Children at the Lord's Table: Assessing the Case for Paedocommunion" by Cornelis P. Venema, a connection between three issues aligned for me for the first time. Venema's book lays out a case against allowing children to partake of the Supper before they have professed faith. Within the PCA [Presbyterian Church in America], three controversies have been raising their head lately, all from the same group of people: agitating for intinction (dipping the bread in the wine to partake, rather than separate actions), paedocommunion (allowing children from birth up to partake of the Supper before making a credible profession of faith), and a variation of baptismal regeneration (saying all baptized children are regenerate/believers by virtue of their baptism). These three items are all foreign to historical Reformed and Biblical Theology, so I wondered why do "Federal Vision" types seem to hold all three?
Venema traces the emergance of the idea of "baptismal regeneration" in the late 300s, and then observed about the emergance of the practice of infant communion this:
"[In ancient eastern churches] the baptized member is immediately given the body and blood of Christ by 'intinction' (dipping of the bread into the wine). Unlike the Roman Catholic church, the Eastern church teaches that the mystery of the Eucharist must be communicated in both elements, is administered by intinction, and is given to infants upon their baptism and chrismation." [pg 19]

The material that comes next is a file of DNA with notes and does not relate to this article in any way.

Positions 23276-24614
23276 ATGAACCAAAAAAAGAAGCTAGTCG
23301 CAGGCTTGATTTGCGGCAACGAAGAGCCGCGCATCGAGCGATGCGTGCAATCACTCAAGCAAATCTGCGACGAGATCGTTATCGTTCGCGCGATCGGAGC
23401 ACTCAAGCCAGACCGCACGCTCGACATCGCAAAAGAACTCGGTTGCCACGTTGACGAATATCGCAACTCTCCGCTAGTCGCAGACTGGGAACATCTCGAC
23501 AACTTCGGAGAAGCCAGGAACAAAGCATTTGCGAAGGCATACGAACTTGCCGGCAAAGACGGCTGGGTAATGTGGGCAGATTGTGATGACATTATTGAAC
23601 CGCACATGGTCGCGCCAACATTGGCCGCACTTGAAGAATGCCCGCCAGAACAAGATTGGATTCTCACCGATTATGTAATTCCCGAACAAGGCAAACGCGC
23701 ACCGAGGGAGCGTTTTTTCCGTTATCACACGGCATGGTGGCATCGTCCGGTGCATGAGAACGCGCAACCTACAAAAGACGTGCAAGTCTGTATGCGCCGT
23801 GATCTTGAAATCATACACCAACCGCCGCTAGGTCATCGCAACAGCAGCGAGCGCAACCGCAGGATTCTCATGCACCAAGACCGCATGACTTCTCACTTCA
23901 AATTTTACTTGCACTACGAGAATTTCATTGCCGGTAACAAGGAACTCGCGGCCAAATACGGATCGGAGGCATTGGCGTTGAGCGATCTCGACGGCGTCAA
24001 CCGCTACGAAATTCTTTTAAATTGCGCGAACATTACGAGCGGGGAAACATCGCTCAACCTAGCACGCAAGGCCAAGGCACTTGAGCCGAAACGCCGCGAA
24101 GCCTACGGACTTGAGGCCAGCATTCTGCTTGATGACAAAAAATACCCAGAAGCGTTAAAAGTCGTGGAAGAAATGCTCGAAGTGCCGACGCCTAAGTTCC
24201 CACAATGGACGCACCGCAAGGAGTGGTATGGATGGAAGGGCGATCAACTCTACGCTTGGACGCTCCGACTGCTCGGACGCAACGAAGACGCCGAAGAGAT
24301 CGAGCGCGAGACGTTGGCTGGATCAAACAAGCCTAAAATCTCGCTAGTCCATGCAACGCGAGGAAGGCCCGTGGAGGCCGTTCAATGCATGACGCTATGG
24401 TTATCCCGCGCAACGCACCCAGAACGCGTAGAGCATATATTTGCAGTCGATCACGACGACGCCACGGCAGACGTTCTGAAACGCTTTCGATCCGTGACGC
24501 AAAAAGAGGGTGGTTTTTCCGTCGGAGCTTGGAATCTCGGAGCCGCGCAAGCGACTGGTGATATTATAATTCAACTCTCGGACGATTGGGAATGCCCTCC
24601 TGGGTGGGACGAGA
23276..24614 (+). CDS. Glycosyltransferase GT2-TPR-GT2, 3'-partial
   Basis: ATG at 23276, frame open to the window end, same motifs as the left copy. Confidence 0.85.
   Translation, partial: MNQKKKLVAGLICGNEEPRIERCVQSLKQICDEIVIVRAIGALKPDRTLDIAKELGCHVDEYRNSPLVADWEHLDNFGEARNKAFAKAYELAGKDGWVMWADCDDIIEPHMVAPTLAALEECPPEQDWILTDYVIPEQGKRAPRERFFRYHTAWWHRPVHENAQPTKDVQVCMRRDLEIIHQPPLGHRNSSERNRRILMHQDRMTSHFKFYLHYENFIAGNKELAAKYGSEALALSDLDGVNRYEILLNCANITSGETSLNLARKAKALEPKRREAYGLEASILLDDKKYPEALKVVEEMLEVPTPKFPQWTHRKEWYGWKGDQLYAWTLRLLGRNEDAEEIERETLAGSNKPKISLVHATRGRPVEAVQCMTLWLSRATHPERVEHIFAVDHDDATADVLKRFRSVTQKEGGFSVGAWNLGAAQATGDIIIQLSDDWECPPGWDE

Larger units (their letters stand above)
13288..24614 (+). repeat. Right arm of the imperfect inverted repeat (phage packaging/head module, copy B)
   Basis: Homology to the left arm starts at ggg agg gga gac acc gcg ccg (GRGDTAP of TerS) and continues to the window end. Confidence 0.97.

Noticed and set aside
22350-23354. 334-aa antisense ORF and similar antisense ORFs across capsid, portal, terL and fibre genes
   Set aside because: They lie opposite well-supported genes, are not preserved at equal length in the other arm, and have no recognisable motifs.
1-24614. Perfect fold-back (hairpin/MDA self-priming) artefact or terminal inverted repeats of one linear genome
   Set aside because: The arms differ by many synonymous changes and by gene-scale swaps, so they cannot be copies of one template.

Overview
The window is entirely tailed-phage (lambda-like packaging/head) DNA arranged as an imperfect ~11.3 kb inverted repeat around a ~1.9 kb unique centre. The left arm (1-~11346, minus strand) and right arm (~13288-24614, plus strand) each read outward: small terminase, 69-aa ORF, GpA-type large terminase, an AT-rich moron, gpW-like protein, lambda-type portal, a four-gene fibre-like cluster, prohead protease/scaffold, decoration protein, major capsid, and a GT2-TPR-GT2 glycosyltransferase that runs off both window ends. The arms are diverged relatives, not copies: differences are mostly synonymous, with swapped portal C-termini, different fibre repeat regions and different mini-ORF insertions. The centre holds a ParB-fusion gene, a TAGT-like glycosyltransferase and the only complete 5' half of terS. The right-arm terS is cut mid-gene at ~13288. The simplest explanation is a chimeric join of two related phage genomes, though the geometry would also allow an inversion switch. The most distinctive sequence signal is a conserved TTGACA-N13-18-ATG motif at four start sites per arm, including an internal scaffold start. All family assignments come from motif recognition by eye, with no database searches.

It then all made sense. If one believes a baby is always regenerated by baptism, they then are undoubtably a believer. If they are a believer, they take the Lord's Supper, and if they take the Lord's Supper and cannot yet drink from the cup, you need to dip it for them.
Thus is one example of how one error in theology (baptismal regeneration) can distort many other areas, and this without mentioning how it distorts the idea of union with Christ and justification, which then become benefits bestowed without faith - an idea at enmity to the gospel. The more you know, the more clear it is that "Federal Vision" is another system entirely and not merely a variation of Reformed Theology. It is a hop skip and a jump away from Rome, and has no place in evangelical churches, let alone Reformed Churches.